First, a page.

New Castle News

Jordan Brown Case

April 12, 2012

Jordan Brown hearing ends; judge to issue decision Friday

NEW CASTLE — The case against Jordan Brown is almost over.

Anthony J. Krastek, senior deputy attorney general who is prosecuting, concluded his case prior to the noon break Wednesday.

The defense began and concluded its case Wednesday afternoon. Both sides are expected to make closing arguments Thursday morning.

Wednesday, Krastek said the case then is in the hands of Judge John Hodge. He may issue his ruling from the bench, Krastek noted, or take up to seven days to do so. Evidence and defense arguments in a juvenile court case are presented to a judge without a jury.

Jordan is charged with the Feb. 20, 2009, shooting of his father’s pregnant fiancée, Kenzie Marie Houk, 26. He was 11 when Houk was killed in the North Beaver Township home she shared with Jordan, his father and her two daughters.

Now 14, Jordan originally was charged as an adult with two counts of homicide. The case eventually was transferred to juvenile court.

Hodge ordered the case closed to the public and the news media. Three area newspapers, including the New Castle News, challenged Hodge’s ruling and appealed his rejection of this challenge to the Pennsylvania Superior Court, where a three-judge panel upheld Hodge’s ruling.

The judge has allowed just three members of each family inside the courtroom.

The Houk family is represented by Kenzie’s parents, Jack and Debbie Houk, and her sister, Jennifer Kraner. The Brown family has been represented by Jordan’s father, Chris Brown, his grandmother, Janice Brown Myers, and two of Chris Brown’s aunts. Cynthia Wiseman was selected Tuesday. A different aunt was in the courtroom Wednesday.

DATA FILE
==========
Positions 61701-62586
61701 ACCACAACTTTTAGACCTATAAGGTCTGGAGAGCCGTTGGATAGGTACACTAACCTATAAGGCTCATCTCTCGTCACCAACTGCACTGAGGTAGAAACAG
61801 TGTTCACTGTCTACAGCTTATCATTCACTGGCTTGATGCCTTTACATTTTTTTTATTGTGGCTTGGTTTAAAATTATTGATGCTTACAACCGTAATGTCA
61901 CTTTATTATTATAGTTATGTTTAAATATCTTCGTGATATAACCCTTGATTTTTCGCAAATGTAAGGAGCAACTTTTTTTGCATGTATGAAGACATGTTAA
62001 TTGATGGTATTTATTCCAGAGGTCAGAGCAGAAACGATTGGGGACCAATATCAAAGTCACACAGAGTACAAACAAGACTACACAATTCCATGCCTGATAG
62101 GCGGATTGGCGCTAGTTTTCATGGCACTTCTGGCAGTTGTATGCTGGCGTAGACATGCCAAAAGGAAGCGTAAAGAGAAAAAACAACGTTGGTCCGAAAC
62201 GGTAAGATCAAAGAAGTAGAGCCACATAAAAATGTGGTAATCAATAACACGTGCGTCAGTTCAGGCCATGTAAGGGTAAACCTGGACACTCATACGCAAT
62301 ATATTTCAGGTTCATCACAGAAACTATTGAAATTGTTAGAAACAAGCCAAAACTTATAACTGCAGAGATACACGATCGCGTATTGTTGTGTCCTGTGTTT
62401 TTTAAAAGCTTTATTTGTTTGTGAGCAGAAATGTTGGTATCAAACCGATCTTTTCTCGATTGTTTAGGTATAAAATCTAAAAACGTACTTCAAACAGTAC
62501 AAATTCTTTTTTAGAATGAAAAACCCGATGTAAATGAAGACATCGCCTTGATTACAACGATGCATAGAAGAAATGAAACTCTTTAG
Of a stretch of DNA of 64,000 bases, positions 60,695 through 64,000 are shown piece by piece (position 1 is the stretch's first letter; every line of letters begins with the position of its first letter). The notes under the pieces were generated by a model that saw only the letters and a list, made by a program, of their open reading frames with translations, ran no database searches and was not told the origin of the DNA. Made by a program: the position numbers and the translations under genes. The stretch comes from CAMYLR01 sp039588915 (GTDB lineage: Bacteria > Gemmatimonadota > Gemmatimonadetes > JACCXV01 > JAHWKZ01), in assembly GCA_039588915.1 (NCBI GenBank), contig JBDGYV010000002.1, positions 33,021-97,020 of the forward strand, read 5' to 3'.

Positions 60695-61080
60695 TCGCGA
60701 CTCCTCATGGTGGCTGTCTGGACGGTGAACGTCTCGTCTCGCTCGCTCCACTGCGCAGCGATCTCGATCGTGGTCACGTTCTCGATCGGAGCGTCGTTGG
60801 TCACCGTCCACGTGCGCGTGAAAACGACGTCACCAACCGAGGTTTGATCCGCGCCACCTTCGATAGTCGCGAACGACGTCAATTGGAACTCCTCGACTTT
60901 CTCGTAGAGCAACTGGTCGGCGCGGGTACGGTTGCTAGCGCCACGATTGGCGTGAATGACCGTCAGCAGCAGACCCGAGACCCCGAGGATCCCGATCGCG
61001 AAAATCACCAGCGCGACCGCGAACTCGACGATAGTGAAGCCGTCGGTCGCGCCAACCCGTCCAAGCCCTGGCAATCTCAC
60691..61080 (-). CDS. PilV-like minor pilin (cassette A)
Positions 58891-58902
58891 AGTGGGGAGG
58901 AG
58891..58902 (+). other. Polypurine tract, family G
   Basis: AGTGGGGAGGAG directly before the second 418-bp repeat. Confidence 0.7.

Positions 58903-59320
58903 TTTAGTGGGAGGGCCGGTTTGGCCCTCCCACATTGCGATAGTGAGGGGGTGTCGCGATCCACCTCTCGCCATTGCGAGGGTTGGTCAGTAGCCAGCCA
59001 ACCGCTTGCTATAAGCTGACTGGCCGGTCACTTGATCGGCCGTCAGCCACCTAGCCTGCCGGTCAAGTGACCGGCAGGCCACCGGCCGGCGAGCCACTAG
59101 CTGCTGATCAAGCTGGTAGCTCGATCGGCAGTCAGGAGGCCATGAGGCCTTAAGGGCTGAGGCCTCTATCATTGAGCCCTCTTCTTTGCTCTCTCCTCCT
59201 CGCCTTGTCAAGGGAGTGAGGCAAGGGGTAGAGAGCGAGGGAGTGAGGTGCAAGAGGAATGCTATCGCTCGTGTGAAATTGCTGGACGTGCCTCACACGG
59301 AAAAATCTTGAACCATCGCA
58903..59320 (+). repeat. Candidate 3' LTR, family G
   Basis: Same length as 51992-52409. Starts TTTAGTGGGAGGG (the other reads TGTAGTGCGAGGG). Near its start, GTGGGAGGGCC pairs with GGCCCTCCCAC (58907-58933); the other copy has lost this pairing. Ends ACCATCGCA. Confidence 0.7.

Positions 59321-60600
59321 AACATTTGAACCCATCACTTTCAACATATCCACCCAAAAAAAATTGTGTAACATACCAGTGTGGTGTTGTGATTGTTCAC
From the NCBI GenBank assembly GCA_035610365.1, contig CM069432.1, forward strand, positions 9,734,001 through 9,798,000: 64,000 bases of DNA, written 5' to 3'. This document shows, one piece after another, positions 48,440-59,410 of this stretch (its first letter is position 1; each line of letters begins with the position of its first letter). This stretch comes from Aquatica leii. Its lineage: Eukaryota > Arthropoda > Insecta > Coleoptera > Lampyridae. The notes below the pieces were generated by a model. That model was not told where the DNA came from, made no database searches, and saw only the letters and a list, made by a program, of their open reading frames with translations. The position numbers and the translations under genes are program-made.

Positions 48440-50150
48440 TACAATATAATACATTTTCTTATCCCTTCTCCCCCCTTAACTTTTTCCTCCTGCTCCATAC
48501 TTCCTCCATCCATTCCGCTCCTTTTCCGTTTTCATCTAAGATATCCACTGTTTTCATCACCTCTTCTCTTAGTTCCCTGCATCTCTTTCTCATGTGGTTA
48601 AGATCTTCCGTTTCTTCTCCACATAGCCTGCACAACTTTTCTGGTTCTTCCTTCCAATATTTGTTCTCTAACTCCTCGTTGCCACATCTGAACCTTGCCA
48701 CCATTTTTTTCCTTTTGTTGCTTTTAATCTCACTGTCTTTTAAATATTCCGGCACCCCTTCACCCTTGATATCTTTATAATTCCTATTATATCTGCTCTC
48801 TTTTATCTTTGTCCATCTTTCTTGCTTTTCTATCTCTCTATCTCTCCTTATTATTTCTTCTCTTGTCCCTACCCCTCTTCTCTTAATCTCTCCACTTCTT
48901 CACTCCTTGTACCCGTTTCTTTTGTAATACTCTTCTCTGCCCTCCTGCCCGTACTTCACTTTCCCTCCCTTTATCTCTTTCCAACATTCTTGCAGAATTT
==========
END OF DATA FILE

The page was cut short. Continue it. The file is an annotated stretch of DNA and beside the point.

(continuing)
Houk family members said Kenzie’s grandmother would have liked to have been included. But Wednesday, Debbie Houk said she had been told who could be present and it was not her choice her mother was excluded.

Both families have questioned the other’s compassion.

Jack Houk noted Brown family members sat through testimony emotionless, saying, “They must not have a heart.”

Both groups sported T-shirts proclaiming: “Support & Luv the memory of Kenzie and Baby Houk” and “We love and support Jordan Brown.”

“We haven’t been able to speak out previously,” Wiseman said, “but we have loved and supported Jordan all along.”

“It’s an important message,” said Jordan’s uncle, Jonathan Krause.

“He’s a little boy. He’s been (in a juvenile facility) for three years. I understand this is a tragedy, but I don’t believe that my nephew did this.”

He said he holds onto the hope Jordan “will come walking out of this courtroom today.”

Krause added he has visited Jordan at the Edmund L. Thomas Adolescent Center and the boy remains in high spirits. He has been in the Erie facility since March 2009.

Dodi Frankovich echoed Krause’s statements. “We’re here for Jordan because we know that he is innocent.

“We believe in him. We’d like to get through this so they can find the real killer and actually give some justice to baby Christopher and Kenzie.”

Houk’s family and friends believe they will see no justice.

“His aunt said his childhood was taken from him but he chose to give it up,” Debbie Houk said. “Consider what my little girls have lost.

“If he did it, he needs help. He has not gotten the help he needs.

“In five or six years, they will get their family back. I never will. The two little girls will never get their mother back or the baby brother they never saw.”

She added that with her, family or friends, Kenzie’s daughters visit their mother’s grave daily.

“I hope when this is over Jordan will get help.” Jack Houk said. “This is what this is about. For three years he’s been in a holding tank, languishing in a palace. Nothing’s been done to help him.”

He added that as difficult as the prosecution testimony was to hear, information presented by the defense was harder.

“It’s lies,” he said. “There’s no credibility. It’s hard to listen to.”

(Contact Nancy Lowry at (724) 654-6651, extension 623, or email:

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